The daughter of these patriarchs had married another Jewish boy, and that family inhabited the house on the other side of the grandparents’, the yellow brick one.  Their name was one of those that seems concocted out of the parts of the earth; think Stahlbaum.  I don’t know how they earned their living, but they had two sons that I remember, who were substantially older than me; at least the eldest was born in the 1940’s.   The older son had a little red toy sports car that he drove through the yards of the neighborhood; I seem to remember that it actually had a gas engine and ran like a real car.  One of the earliest memories of my childhood was in fact a dream; I remember having in the dream a red car just like that.  That son surfaced again later in my life; he somehow stayed in or returned to the town and ran a couple of the local funeral homes; I understand he later went bankrupt in the recession of 2008, although how someone goes bankrupt in that industry, none of us could ever figure.  My dad had made his funeral arrangements with him.

The other son was probably the first gay person I ever knew. or at least I assume now that he was.  Let’s call him Alex.  I just remember he was nothing like the older brother and mostly stayed home with the mother.   I remember one Halloween, trick or treating, going by their family home; Alex was there, dressed as a witch, a female witch – the first cross-dressing I had ever seen.  I do remember other gays later on, in that town.  It didn’t really do, to be gay in a small town in the South in the 1960’s still.  I did and still do feel sorry for those kids.

The next thing I heard of Alex, years later, was that he had become a Catholic priest.  I think he died of AIDS, of “pneumonia”, later.

The only other Jew I remember from the small town of my childhood was the town banker, a Koenig, who also died at some time between my childhood and the time when I returned, decades later.  I remember the controversy when he buried his dogs in the town cemetery, somehow; I don’t know if there was a separate Jewish cemetery or if they stayed there.   Even later, there was some controversy involving his widow, a house burning down, perhaps even a murder.  It’s all rather murky to me.

All of this begins to fade for me from about the same time as they integrated those Black kids into my school, and we sold the house that was later moved, and we moved further out into the country, by a few miles.  I remember hearing when the grandparents, Bubba and the old man I don’t remember, had died, and then old Joe Stahlbaum.  Alex went away, and my dad interacted with Martin Stahlbaum the mortician.  I honestly don’t remember any Jewish students in my grade or high schools, or even particularly at the big State University I attended undergrad, although of course they would’ve been there.  Later on they were of course a major force at my Top FIve law school but I still had no distinct or prejudicial impression.  There are just two more recollections in connection with the Jews of my small-town childhood.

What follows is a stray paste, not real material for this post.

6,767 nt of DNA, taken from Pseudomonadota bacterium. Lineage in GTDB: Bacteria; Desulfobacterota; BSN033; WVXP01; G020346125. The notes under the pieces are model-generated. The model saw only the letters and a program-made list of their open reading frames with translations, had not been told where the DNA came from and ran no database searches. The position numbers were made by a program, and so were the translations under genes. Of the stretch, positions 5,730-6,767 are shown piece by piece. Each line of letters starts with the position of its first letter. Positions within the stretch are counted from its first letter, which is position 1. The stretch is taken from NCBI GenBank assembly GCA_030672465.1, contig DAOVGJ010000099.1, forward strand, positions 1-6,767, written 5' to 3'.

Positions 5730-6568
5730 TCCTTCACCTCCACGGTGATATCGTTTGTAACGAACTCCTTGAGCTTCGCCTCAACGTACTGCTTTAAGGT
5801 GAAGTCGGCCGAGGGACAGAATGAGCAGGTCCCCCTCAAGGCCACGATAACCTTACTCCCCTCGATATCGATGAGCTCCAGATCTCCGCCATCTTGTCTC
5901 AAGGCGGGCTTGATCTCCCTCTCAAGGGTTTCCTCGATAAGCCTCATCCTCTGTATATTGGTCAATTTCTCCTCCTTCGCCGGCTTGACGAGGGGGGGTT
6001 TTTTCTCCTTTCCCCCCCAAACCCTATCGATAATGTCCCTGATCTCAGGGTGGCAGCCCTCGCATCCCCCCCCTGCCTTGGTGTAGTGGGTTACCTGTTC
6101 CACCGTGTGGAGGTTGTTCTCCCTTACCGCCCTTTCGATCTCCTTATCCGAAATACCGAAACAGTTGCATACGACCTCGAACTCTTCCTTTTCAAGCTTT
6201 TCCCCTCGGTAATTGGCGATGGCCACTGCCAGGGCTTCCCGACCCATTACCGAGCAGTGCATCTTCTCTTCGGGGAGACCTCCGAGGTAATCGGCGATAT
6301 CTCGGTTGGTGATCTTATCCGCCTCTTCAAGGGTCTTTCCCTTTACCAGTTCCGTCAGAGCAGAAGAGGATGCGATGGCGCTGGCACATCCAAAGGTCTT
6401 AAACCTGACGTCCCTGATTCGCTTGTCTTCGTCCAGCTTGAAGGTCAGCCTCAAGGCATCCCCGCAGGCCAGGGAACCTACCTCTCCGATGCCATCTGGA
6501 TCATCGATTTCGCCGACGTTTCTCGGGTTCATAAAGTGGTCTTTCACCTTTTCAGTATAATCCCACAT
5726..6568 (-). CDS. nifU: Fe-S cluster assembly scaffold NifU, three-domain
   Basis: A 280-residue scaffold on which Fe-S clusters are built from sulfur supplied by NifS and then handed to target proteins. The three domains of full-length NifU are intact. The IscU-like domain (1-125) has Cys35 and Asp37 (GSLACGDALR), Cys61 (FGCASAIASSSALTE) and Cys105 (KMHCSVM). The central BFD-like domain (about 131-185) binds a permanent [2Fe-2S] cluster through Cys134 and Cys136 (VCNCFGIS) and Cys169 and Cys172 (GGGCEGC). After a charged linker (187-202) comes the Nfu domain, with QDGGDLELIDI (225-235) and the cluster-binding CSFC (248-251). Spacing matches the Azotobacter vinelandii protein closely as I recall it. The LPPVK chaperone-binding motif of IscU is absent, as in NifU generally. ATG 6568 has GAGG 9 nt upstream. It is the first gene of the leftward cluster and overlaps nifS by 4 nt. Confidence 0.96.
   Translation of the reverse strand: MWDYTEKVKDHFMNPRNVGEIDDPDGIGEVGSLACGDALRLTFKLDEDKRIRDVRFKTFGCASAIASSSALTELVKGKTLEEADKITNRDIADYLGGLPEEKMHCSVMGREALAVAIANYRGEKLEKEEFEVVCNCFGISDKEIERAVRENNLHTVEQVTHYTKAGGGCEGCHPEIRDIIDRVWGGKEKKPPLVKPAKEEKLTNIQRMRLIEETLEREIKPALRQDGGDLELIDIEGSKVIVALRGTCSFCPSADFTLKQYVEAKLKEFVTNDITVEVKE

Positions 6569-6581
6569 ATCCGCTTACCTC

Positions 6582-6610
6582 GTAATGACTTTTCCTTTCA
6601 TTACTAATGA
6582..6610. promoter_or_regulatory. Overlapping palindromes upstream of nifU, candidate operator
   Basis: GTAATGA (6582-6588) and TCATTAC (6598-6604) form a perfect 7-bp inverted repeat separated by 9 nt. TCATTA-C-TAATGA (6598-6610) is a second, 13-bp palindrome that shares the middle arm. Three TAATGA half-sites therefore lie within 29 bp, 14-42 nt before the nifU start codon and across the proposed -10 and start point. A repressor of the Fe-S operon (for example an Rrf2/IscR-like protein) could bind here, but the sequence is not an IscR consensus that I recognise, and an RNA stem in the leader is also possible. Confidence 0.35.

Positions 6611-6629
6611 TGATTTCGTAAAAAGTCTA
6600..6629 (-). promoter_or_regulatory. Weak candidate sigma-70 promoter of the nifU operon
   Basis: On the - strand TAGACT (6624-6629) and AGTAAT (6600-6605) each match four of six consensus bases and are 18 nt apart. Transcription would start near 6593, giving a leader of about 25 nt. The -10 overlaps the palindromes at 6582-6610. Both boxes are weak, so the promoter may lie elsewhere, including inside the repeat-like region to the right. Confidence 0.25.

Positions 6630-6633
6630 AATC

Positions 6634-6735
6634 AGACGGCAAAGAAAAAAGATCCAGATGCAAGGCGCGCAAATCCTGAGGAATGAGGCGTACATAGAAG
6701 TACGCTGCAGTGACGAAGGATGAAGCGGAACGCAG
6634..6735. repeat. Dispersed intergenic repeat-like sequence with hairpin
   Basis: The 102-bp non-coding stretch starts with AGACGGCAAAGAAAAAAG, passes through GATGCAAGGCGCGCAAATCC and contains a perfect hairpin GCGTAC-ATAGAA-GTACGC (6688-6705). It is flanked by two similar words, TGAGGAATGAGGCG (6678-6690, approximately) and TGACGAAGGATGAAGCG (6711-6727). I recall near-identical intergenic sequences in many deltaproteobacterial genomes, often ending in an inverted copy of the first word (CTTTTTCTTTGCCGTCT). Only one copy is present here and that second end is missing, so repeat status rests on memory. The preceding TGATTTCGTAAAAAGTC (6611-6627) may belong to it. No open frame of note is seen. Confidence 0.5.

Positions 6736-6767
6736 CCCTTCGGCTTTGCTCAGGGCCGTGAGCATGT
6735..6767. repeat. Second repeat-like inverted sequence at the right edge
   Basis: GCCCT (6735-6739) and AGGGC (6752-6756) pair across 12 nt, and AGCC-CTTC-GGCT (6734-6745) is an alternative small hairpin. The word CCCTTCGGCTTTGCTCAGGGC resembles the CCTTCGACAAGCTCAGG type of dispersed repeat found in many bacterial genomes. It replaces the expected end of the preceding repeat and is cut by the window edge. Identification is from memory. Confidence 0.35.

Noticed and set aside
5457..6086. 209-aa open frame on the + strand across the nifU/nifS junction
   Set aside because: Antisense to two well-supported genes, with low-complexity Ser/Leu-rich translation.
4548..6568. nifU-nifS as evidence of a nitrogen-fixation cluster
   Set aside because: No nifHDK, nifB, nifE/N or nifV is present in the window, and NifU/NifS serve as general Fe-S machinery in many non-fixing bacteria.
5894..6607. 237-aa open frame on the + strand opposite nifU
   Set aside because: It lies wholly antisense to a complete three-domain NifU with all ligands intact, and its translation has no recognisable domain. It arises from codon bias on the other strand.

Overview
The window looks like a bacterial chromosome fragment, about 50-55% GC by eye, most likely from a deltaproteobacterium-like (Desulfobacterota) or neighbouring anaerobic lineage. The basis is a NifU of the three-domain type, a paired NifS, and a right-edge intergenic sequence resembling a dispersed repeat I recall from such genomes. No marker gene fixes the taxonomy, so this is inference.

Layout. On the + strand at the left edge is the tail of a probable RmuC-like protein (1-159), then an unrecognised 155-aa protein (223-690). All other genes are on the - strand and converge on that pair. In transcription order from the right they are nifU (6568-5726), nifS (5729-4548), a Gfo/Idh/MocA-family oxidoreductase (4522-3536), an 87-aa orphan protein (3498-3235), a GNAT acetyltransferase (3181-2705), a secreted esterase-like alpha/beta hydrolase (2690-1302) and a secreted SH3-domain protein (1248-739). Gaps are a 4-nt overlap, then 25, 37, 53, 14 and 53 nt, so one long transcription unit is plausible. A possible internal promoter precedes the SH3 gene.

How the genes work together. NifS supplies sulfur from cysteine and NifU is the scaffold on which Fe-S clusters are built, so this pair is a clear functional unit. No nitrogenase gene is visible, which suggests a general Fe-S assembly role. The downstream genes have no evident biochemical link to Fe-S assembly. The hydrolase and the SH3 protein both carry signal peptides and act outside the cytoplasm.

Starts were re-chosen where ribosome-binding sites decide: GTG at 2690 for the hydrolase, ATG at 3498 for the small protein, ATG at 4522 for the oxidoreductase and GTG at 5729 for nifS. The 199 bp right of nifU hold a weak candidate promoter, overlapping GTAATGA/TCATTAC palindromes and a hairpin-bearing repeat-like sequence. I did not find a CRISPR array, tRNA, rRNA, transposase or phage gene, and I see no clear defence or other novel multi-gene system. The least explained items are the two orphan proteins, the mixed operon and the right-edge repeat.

Seven or eight years ago, in Nashville, I had commissioned a ring to be made in silver for my friend, from a shop that specialized in gold work, with whom she had had good dealings.  The proprietors were of course Jews.  When I went to pick up the ring, I found in conversation that the proprietress was in fact from my same small town, and not too different from my own age.  So there was of course a more extensive community that I didn’t know.  She remembered my neighbors, and in particular the peculiar child Alex.  She recalled meeting him in an airport: “Wait! Aren’t you Alex Stahlbaum? And you’re a Catholic priest now! But you’re Jewish…”  And we both knew he had died.

But somewhere, buried within years that are largely lost to me, somewhere between my years of college and law school and law and the dark times that came after, there was a dream.  I sometimes would have these dreams of great clarity, when my brain would’ve refreshed and re-nourished itself after a period of deprivation of sleep and of other necessary things.. and the dream was subjectively of great length and depth, and I walked in the dream through an old house, upstairs and down.  It was a dark old house, with many things of value and of memory, smelling and feeling of old Europe in a way I couldn’t identify at the time, having no personal acquaintance of Europe or Europeans.  I touched the covered and velveted furniture, plunked at a small and aged piano, gazed at the dusty shaded lamps, creaked upon the staircase.  I awoke with every distinct memory of that house in my mind, could’ve at that moment have drawn a diagram. It was so clear that today, decades later, I still recall something of it, especially the feel.   Of an intriguing darkness.

It may have taken me days to place that place, to identify it, but all it once it came to me that these were deeply implanted childhood memories of that house next door, the house of the old European Jews, who were kind to me in my childhood.

Such are my personal memories.


Kalki Written by: